Oklahoma’s Saturday trip to Lawrence was billed as a classic trap game. The Sooners better be careful playing the lowly Kansas Jayhawks because an ambush could derail any hopes for a national championship.
The University of Kansas, ever so desperate to create an intimidating football atmosphere, put out a bulletin to anyone and everyone in the vicinity of David Booth Kansas Memorial Stadium.
Do you like Kansas football? No? But you don’t like the Sooners, right? OK, great! We can work with that! The gates at the football stadium are open! Come on over just for the vibes!
There were some nervous moments, or quarters, but it wasn’t anything the Sooners haven’t already broadcasted to the masses this season.
The important thing here is Oklahoma won, even if it was a win that left you squirming in your seats when the clock hit triple-zeroes. The Sooners maintained their undefeated season with a 35-23 come-from-behind win over Kansas on Saturday afternoon.
First Takeaway: Caught Napping
We as a college football watching society have insanely high expectations for 18 to 22-year-olds.
Oftentimes we require these athletes, who are already exhausted transporting from class to practice and practice to class and class to practice again, to be up and at ‘em at 11 a.m. on the laziest day of the week when many of their classmates are likely sleeping until the afternoon.
Because they’re young, we assume they’ll be fineeeeeee. They won’t feel too bad because they’re young! These guys can do anything!
It didn’t look like Oklahoma could do much of anything to start the game. On the first drive of the game, the OU defense committed three offside penalties that helped the Jayhawks reach the end zone. Poor tackling also reared its head several times.
There are 130 teams currently competing in Football Bowl Subdivision of Division I college football. For reference, KU entered the weekend tied for 123rd-best in the FBS in scoring offense per game (16.7) and 116th-best in total offense per game (321 yards).
Oklahoma’s first offensive possession ended in a punt. Later, freshman quarterback Caleb Williams flung a ball that was severely underthrown and promptly picked by KU safety Ricky Thomas, Jr. The Sooners ended the first half with as many points as I personally scored out there.
For reference, Kansas’ “vaunted” defense entered the weekend with the FBS’ 129th-best scoring defense (43.3 points) and 125th-best total defense (484.7 yards per game).
If the Sooners were napping, then they were paralyzed in some absurd dream that only allowed them to wake up at halftime.
It was a good thing they woke up when they did.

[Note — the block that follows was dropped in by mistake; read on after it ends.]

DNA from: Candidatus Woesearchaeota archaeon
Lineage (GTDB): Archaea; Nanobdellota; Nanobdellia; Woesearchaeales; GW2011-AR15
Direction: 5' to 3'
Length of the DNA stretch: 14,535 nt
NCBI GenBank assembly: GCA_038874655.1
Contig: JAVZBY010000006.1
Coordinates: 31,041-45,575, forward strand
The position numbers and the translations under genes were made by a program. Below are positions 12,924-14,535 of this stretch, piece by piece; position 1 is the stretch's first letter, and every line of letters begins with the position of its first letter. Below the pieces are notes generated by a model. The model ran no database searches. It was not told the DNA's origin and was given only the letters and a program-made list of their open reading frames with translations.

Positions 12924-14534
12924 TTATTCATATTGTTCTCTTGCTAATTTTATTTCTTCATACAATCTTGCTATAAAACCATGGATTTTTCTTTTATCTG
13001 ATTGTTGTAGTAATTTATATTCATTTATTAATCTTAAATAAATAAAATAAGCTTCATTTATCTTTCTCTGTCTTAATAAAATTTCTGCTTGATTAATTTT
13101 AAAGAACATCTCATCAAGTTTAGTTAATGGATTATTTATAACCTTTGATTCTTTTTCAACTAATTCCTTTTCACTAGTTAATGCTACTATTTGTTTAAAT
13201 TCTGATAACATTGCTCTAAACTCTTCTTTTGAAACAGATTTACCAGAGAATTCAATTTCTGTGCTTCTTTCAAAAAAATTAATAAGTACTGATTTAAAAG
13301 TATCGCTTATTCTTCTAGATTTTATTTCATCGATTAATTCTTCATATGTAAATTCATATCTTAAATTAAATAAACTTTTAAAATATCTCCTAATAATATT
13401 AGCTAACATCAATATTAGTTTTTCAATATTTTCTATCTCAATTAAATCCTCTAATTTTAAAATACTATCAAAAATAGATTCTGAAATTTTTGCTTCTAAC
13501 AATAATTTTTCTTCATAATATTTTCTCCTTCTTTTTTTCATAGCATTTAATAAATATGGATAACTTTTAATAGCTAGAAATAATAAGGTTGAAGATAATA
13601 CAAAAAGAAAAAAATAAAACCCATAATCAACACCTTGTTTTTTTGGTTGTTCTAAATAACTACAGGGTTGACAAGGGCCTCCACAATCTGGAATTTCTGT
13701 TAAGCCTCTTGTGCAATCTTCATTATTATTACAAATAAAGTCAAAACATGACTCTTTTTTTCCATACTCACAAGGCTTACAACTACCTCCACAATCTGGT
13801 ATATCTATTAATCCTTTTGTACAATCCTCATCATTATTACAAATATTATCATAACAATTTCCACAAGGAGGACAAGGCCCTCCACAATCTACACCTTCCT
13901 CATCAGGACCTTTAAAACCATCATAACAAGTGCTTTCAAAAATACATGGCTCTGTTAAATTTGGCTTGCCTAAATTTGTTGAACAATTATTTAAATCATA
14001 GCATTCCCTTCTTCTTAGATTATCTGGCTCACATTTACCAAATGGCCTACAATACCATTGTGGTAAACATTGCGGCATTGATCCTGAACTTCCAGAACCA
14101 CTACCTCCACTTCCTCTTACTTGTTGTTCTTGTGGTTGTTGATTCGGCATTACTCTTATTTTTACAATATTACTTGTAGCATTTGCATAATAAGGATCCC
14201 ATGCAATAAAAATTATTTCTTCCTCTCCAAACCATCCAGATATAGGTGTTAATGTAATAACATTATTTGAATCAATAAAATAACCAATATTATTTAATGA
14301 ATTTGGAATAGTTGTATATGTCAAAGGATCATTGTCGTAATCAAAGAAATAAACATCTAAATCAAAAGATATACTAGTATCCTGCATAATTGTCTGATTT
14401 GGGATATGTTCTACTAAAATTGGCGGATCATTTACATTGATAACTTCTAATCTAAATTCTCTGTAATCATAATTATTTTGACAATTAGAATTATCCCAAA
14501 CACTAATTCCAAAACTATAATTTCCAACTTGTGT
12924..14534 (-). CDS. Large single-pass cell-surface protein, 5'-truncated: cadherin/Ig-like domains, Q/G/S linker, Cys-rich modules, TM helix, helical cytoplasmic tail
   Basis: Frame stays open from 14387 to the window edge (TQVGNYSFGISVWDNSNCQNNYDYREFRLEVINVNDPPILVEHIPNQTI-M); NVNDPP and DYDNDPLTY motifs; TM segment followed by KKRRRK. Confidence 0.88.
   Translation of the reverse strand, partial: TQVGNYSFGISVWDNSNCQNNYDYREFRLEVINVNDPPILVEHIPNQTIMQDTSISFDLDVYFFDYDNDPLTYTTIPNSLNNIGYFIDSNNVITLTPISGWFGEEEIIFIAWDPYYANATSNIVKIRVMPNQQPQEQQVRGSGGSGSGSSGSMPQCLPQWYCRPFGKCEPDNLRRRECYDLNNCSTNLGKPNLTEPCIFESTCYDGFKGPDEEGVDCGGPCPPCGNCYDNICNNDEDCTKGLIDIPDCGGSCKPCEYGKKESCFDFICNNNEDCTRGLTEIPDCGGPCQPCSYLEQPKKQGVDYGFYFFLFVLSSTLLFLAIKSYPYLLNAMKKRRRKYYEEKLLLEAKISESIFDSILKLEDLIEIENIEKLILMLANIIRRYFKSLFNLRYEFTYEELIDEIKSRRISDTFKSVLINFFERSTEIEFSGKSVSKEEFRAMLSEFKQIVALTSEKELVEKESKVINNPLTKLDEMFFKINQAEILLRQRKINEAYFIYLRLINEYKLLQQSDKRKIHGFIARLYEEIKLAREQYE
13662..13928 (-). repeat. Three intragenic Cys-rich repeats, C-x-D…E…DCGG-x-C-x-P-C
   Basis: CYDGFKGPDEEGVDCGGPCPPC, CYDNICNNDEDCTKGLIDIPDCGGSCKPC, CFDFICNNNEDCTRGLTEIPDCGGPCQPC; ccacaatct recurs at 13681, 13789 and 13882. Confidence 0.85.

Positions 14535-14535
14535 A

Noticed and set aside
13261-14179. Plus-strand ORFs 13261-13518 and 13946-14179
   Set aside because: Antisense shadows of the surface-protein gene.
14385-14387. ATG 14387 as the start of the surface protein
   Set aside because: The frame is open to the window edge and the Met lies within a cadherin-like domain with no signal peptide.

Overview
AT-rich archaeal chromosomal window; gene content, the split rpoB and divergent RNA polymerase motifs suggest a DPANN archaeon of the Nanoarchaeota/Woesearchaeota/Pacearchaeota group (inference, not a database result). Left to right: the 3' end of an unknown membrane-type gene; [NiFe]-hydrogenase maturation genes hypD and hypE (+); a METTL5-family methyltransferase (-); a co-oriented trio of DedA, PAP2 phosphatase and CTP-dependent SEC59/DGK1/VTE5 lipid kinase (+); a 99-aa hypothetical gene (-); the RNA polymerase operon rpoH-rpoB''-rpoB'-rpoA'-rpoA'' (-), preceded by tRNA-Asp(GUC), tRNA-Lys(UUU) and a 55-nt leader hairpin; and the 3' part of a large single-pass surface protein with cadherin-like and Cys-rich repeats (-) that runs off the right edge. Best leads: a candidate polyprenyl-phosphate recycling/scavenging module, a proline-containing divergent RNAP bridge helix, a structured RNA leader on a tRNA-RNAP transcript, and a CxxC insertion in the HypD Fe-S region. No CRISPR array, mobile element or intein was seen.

Second Takeaway: ‘Will’-ed To Victory
There was a thought expressed by game commentators Mark Jones and Robert Griffin III that Spencer Rattler would perhaps see the field in some type of mop up duty.
While there was no mop up duty to speak of, I couldn’t help but wonder if OU coach Lincoln Riley pondered another change at the quarterback position.
Zero first-half points against KU’s defense is egregious. If Rattler had been the quarterback in the first half, he would have been roasted for sure.
To his credit, Riley stuck with Williams, and the decision paid off.
Williams connected with Jadon Haselwood and Jeremiah Hall on touchdown passes in the third quarter. Williams was later instrumental in two fourth quarter moments that put the Sooners ahead to stay in the fourth quarter.
When Riley called timeout on fourth down and three yards to go from KU’s 40-yard line, the Sooner offense returned to the field and the call went to Williams. He scurried along the near sideline and went the remaining 40 yards to put OU up double digits near the halfway point of the quarter.
Another OU possession brought another critical fourth down call. Kennedy Brooks took the handoff and appeared to be stopped well short of the first down marker.
Williams, however, then simply acted on instinct.
Who would even think about doing this in real time? Caleb Williams does and did.
If you wore blue, the play left you pretty blue.
Image Provided By: ESPN
Third Takeaway: Falling Like Flies
The end of October is nigh, which means scores of highly-ranked have or will have already faced daunting conference road trips or terrifying close home games in this month alone.
The now-former top-ranked Alabama Crimson Tide were stunned by Texas A&M two weeks. Iowa, the now-former No. 2 team in America, was blitzed at home by an unsuspecting Purdue club in Iowa City last week.
You can now add the seventh-ranked Penn State Nittany Lions to the list after they fumbled the bag at home to a bad Illinois squad 20-18 in nine overtimes.
(Leave it to the Big Ten to produce a 20-18 game in nine overtimes. The brand is stronger than ever.)
This is why every Oklahoma win is not only a relief but a blessing. Winning games doesn’t leave anything to chance or a committee who may or may not like you enough based on any blemishes on your record.
If Oklahoma can keep it clean by the time it’s time to pick four teams, it’d be difficult to make a fair argument to leave the Sooners out of the running.